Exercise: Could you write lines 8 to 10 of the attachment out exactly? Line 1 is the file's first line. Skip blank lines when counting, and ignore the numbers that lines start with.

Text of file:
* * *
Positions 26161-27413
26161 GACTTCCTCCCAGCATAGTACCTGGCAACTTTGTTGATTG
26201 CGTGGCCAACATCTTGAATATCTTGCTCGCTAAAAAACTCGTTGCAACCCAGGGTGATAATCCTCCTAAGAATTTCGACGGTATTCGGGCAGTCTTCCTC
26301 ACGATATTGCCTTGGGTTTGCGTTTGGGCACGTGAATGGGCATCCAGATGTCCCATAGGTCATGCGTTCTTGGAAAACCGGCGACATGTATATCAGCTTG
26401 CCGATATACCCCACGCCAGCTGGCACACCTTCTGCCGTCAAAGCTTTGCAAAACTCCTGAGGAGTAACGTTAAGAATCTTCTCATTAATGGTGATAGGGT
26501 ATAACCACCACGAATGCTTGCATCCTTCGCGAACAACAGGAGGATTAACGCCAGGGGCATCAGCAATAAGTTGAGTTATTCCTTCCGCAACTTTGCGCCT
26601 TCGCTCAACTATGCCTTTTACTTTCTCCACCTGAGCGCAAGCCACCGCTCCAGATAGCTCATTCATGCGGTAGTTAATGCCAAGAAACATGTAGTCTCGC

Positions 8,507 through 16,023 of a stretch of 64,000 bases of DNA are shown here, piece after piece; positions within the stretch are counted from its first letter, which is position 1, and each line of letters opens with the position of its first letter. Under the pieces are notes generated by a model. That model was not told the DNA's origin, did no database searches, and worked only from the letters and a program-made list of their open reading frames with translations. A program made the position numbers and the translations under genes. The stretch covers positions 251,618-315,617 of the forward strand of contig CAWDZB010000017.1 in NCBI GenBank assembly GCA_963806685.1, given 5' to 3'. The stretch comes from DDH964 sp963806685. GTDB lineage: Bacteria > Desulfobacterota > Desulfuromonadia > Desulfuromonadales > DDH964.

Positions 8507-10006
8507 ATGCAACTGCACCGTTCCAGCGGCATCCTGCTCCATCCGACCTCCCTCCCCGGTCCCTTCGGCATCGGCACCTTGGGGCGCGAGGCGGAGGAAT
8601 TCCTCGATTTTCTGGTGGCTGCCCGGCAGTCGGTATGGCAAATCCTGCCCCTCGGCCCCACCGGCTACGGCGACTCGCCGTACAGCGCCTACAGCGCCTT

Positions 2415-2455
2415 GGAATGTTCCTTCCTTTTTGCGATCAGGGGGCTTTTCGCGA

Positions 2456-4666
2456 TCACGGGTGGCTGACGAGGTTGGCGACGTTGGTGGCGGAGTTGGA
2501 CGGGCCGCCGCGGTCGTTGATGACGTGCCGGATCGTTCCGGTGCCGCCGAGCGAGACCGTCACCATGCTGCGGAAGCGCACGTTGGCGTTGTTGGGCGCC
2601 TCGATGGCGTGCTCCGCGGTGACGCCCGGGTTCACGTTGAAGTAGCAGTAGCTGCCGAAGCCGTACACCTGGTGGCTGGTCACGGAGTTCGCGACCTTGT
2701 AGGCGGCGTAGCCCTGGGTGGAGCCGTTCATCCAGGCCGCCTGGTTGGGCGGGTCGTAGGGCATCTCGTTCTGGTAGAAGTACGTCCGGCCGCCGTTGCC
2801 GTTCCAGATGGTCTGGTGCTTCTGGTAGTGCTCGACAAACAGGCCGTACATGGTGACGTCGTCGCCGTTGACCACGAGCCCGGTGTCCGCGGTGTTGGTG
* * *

Positions 8,507 through 16,023 of a stretch of 64,000 bases of DNA are shown here, piece after piece; positions within the stretch are counted from its first letter, which is position 1, and each line of letters opens with the position of its first letter. Under the pieces are notes generated by a model. That model was not told the DNA's origin, did no database searches, and worked only from the letters and a program-made list of their open reading frames with translations. A program made the position numbers and the translations under genes. The stretch covers positions 251,618-315,617 of the forward strand of contig CAWDZB010000017.1 in NCBI GenBank assembly GCA_963806685.1, given 5' to 3'. The stretch comes from DDH964 sp963806685. GTDB lineage: Bacteria > Desulfobacterota > Desulfuromonadia > Desulfuromonadales > DDH964.

Positions 8507-10006
8507 ATGCAACTGCACCGTTCCAGCGGCATCCTGCTCCATCCGACCTCCCTCCCCGGTCCCTTCGGCATCGGCACCTTGGGGCGCGAGGCGGAGGAAT